I'll agree that I think the Russian position is illegitimate at best and evil at worst. But this looks to me like more US blind adventurism than Stalinism. We're backing leaders who had been either jailed or out of power out of a revolution just a few short years ago after the ousted guy got re-elected and then booted and then re-elected again. What the hell kind of ally is this? Russian pressure should hopefully help them get their shit together or else the whole country will fall apart. Sink or swim applies here too.

      I'm trying to be savvy but I think the US is doing something stupid. This is not a slam dunk. The best case scenario would have been for everyone (west and russi) at the outset of this to denounce the coup, make sure an interim coalition government was put in place and that elections were called immediately. That didn't happen because WE backed someone who said "democracy and freedom" and we didn't do any homework into Ukraine or history and now the country is liable to fall apart.

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    2. I think the interventionist faction in the U.S. hoped that by backing the coup - and note that being jailed by an authoritarian is not the same as being jailed for child molesting by Dade County - they could short-circuit the Ukraine being pulled back into Russia's orbit. I agree that it was doomed - Russia will ALWAYS control Ukraine and we should be willing to accept that - but given the loathsomeness of the Putin regime I'm not surprised that the Ukraine coupsters got some support here; the whole "breaking away from Russia" theme has resonance, and in a sentimental republic that thinks of itself as the City on the Hill of democracy it wasn't hard to sell (and that fact that 99.9% of the U.S. public isn't paying attention and wouldn't give a shit if it was...).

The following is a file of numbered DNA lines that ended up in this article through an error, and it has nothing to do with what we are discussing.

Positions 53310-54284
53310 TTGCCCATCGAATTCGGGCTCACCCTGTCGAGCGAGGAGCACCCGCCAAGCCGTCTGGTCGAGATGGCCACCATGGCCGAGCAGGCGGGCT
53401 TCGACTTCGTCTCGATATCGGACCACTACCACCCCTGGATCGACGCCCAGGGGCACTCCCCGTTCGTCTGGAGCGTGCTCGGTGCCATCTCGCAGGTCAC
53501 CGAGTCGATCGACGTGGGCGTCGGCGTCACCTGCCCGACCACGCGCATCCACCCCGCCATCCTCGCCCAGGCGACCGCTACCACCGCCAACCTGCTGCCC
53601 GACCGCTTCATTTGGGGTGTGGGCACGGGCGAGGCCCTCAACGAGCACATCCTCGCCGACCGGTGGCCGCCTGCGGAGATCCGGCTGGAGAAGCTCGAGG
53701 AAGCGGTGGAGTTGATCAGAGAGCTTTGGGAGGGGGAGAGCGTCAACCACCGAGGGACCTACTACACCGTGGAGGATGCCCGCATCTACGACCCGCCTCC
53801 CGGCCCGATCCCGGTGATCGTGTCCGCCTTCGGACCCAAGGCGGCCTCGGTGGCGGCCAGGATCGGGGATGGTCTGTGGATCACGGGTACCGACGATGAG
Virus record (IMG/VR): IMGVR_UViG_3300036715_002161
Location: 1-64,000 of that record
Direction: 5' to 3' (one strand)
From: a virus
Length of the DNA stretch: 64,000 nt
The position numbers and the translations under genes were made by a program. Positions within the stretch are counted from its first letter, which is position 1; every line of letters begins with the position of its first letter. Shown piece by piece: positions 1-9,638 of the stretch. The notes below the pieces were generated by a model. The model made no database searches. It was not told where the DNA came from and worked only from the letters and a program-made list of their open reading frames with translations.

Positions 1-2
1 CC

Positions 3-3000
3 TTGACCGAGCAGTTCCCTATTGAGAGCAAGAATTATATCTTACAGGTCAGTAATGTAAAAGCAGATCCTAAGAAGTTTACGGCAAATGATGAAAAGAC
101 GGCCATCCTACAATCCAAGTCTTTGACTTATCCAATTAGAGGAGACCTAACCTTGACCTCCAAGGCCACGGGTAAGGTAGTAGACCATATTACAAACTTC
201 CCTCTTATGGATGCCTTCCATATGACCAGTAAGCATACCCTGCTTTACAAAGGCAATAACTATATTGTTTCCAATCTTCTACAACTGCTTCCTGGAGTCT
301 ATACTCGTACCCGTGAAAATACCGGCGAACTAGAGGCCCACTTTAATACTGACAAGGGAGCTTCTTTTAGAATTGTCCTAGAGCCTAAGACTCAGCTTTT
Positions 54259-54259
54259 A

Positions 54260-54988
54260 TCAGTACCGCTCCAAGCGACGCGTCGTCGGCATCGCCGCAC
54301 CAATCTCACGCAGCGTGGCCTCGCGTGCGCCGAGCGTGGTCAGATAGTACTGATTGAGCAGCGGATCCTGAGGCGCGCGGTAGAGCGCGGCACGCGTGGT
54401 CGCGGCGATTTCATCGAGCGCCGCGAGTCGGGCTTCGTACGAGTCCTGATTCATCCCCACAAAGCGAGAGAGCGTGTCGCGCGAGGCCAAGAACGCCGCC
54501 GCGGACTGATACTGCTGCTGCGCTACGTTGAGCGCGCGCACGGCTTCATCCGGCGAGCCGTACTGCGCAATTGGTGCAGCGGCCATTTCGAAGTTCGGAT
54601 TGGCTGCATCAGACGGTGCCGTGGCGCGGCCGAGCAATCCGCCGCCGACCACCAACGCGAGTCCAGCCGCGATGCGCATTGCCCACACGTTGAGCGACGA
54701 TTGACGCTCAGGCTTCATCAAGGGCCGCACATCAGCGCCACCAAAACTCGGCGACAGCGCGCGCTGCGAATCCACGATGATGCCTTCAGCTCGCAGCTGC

It's hard to remember the hard lessons of Hungary in '56 and Czechoslovakia in '68 and easy to remember the feel-good stories of Poland in the Eighties.

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    3. And I'd add that the "country" was ALWAYS liable to fall apart if given a hard-enough shove - see my reply to seydlitz below.

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  5. In 1914 it was said to be all about "deterring aggression" and "wee scraps of paper", whereas the actual motivations, say the economic ones were better left unmentioned. In the West we still buy off on that same old bs, since it allows us to avoid uncomfortable questions as to the nature of our political systems and the elites who run them, both then and now.

    The Russians of course do not share this history or attitude; Svechin was writing clearly as to the dominate economic and political causes of the Great War in the 1920s, as did of course JFC Fuller . . . basically the Russians have a very different narrative of the last 100 years, and especially of their history since 1991 . . .